Class discussions led to the realization that these targets reflected normative societal judgments about acceptable risk and were very' similar to judgments about how to categorize risk for species, namely, when they should be labeled as “endangered,” “threatened,” and so on. These are normative value judgments—what risk we, as a society, find acceptable and to what extent. Our response in developing software was two-fold. We enabled—and encouraged— the exploration of a variety of possible target sets. We were explicit in noting that the choice of targets should be made through deliberation by' stakeholders making conservation decisions. As time went on, I began emphasizing that we were devising decision support tools, not decision making tools. In an introductory' text on environmental philosophy' that I published at the time (Sarkar 2012b) I tried to bring these conceptual problems to the attention of philosophers. The point that I tried to emphasize is that philosophy of science has much to contribute to the construction of a satisfactory' framework for systematic conservation planning.
Second, though we had realized that the maximum representation problem was computationally more complicated than the minimum area problem, we had implicitly thought of them as “conversely” related to each other—in the mathematical terminology of computer science, as “dual” problems. We now came to realize that this was not the case, because of the ambiguity in the phrase “as much of the features.” For instance, should we maximize the number of features that met their target? Or the extent to which all of them met their targets? There was no good reason to treat any one of the formulations as necessarily being the correct one for all contexts. Our software began to offer multiple options. The ResNet family of programs was not sophisticated enough for addressing all these options. A new approach to software was needed, and Pappas was the first to propose that we turn to a new family of metaheuristic algorithms, most notably, tabu search. (Tabu search is a metaheuristic algorithm for optimization.)
The third problem was much more serious; for me, it brought into question much of the work we had been doing in systematic conservation planning, which had originally appealed to me because of my dissatisfaction with Soule’s framework for conservation biology'—especially his treatment of normative questions by rejecting human values as irrelevant or illegitimate. Yet, we had not broached these values at all in all the protocols for conservation decisions we had developed. This sense of failure was aggravated by a realization that, if any specialty should be particularly adept at the kind of normative analysis that was being called for, it should be philosophy.
Once again, I turned to the literature on decision theory. By 2002 my laboratory' had begun a systematic review of the relevant methodologies that were scattered across the economics, operations research, and philosophical literature, often classified under acronyms such as MCDM (multiple criteria decision making). The problem now was the wide variety of methods that were available. Working with me, a philosophy graduate student published a critical review with recommendations for use by conservation biologists (Moffett and Sarkar 2006). Garson and I developed a protocol in which ResNet would be used to generate a portfolio of scenarios which were all adequate for biodiversity representation. We then subjected these scenarios to multi-criteria analysis using Dominance, that is, retaining only non-dominated (or Pareto-optimal) scenarios. When this strategy still left many scenarios as acceptable, we recommended deliberation (Sarkar and Garson 2004; Sarkar 2012b). The philosophical problems raised by complex decisions led me to recommend rational deliberation among stakeholders to the fullest possible extent before the use of formal methods.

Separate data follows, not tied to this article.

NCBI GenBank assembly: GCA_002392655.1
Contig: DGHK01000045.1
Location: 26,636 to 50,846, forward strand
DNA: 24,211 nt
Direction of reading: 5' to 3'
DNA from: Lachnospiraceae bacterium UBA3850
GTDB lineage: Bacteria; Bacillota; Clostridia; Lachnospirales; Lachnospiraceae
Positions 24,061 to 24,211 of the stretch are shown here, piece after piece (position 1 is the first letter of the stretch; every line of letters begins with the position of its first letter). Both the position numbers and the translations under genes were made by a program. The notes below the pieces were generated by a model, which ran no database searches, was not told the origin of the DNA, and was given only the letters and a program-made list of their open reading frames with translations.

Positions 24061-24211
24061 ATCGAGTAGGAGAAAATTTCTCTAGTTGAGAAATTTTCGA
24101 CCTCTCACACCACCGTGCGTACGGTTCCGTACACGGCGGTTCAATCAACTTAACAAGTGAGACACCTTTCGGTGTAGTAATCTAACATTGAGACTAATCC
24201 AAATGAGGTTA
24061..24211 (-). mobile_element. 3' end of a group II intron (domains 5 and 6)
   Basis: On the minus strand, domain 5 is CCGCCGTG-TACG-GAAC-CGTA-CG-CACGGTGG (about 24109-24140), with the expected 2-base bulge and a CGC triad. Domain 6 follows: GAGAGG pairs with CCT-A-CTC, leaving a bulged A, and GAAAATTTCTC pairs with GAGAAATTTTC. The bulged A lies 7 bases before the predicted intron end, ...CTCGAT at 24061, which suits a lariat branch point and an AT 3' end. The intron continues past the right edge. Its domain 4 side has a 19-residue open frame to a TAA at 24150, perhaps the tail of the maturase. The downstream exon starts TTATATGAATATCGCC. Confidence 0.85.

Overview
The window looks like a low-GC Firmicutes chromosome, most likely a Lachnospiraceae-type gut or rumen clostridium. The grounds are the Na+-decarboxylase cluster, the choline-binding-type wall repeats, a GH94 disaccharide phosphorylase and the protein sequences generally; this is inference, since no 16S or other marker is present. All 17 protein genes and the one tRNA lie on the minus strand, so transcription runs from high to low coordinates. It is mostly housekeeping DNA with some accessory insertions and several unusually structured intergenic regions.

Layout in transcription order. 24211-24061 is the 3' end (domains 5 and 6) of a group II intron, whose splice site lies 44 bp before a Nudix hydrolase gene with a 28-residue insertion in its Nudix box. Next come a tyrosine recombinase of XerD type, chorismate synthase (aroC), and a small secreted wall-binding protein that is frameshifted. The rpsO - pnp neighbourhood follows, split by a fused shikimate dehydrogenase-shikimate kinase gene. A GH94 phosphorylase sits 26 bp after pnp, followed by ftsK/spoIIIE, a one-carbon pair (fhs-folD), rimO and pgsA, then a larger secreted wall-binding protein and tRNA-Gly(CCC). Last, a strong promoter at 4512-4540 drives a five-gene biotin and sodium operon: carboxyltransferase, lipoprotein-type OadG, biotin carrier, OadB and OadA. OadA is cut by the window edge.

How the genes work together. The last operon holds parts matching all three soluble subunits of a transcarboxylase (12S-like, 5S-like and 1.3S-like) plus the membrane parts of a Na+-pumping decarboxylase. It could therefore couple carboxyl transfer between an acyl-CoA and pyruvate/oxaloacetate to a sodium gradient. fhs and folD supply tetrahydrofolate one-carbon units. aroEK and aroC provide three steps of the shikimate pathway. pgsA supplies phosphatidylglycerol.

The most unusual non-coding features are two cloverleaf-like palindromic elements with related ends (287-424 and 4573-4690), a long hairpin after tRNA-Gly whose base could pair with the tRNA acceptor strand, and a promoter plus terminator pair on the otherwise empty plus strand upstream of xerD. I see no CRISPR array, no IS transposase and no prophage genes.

With regard to techniques of multi-criteria analysis, Jim Dyer at the University of Texas convinced me that the only reasonable one to use beyond Dominance is multi-attribute value theory (MAVT). This was the only method that was fully consistent with standard utility theory. But its use also required the satisfaction of some subtle conditions on how problems must be formulated. It became clear that trained decision analysts would be needed to advise decision makers in the field. We began large training exercises. Some of the largest were held at UNAM in Mexico City in 2007 and 2008, and several groups in Mexico became the first to use these methods. Meanwhile, Michael Ciarleglio, an applied mathematics graduate student at the University of Texas, developed ConsNet, a software package based on tabu search that supported multi-criteria decisions (Ciarleglio et al. 2009a). This was the software package that we subsequently used in both Mexico and in the Indonesian case that will be discussed next. Developing the package and elucidating a protocol for it required collaboration between economists, mathematicians, and computer scientists besides philosophers and ecologists—this is what it took to get our work into the field.